This one pretty much follows the beats and tone of its predecessor but I didn’t enjoy it as much. There are some insanely goofy moments and some of the more over-the-top antics felt like they were too hammy.

For instance, there’s a gunfight scene where the heroes throw two assault rifles closer to the baddies and then shoot the rifles with their own guns, lifting them into the air from bullet ricochets where they fire and kill the villains. It’s f’n ridiculous and while it’s funny, it’s a “jump the shark” moment that happens pretty early into the film.

Still, I did enjoy Akira Takarada in this, as the spy hero. He’s just a good, fun actor and he was in dozens of Toho pictures and also worked with Jun Fukuda quite a bit.

Now I did miss Mie Hama in this one but since these movies are essentially ripping off James Bond, we can’t have the same chick in both films.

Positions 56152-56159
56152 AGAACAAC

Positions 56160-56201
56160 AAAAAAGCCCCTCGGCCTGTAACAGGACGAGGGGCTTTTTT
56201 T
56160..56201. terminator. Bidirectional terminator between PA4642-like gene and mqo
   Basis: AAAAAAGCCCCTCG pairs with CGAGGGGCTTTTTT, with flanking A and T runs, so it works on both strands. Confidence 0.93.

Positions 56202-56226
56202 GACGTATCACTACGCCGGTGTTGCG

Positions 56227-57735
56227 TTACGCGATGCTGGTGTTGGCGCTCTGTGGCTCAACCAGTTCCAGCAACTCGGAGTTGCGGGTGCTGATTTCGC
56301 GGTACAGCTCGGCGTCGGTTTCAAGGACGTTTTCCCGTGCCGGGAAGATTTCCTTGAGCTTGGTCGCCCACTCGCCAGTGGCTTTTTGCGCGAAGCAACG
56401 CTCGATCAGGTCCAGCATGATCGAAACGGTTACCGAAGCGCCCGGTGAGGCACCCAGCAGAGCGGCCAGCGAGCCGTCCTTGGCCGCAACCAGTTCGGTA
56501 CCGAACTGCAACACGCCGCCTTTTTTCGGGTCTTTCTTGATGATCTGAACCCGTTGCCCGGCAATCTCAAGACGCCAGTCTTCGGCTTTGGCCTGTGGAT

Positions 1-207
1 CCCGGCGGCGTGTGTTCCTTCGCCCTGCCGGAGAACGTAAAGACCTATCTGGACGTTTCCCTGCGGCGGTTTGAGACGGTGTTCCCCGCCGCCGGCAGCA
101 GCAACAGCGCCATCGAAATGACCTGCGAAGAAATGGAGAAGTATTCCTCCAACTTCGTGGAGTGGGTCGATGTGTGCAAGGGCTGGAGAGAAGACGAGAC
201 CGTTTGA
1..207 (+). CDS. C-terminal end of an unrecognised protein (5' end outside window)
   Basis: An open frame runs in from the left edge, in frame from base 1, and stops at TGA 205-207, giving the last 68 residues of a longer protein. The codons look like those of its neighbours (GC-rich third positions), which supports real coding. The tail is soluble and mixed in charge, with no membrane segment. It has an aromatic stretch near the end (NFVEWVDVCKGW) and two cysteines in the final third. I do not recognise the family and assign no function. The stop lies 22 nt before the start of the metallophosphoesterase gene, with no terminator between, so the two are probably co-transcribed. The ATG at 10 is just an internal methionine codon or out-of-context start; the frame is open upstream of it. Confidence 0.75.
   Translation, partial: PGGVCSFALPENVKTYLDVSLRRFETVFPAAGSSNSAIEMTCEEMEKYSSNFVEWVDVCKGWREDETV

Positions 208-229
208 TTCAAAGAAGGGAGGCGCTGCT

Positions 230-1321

In the end, this isn’t as good as Ironfinger but it’s still cool and enjoyable if you like ’60s spy comedies.

Rating: 5.5/10
Pairs well with: its predecessor, Ironfinger, as well as other ’60s spy comedies.

*No trailer available online.

Documentary Review: ReMastered: Tricky Dick and the Man In Black (2018)

Release Date: 2018
Directed by: Sara Dosa, Barbara Kopple
Written by: Jeff Zimbalist, Michael Zimbalist
Music by: Johnny Cash, Glen Matisoff (music coordinator)
Cast: Johnny Cash (archive footage), Richard Nixon (archive footage)

All Rise Films, Triage Entertainment, Netflix, 59 Minutes

Review:

Tricky Dick and the Man In Black is the story of how Johnny Cash and Richard Nixon crossed paths during a turbulent time in America. A time that was more turbulent than now, if you can believe it.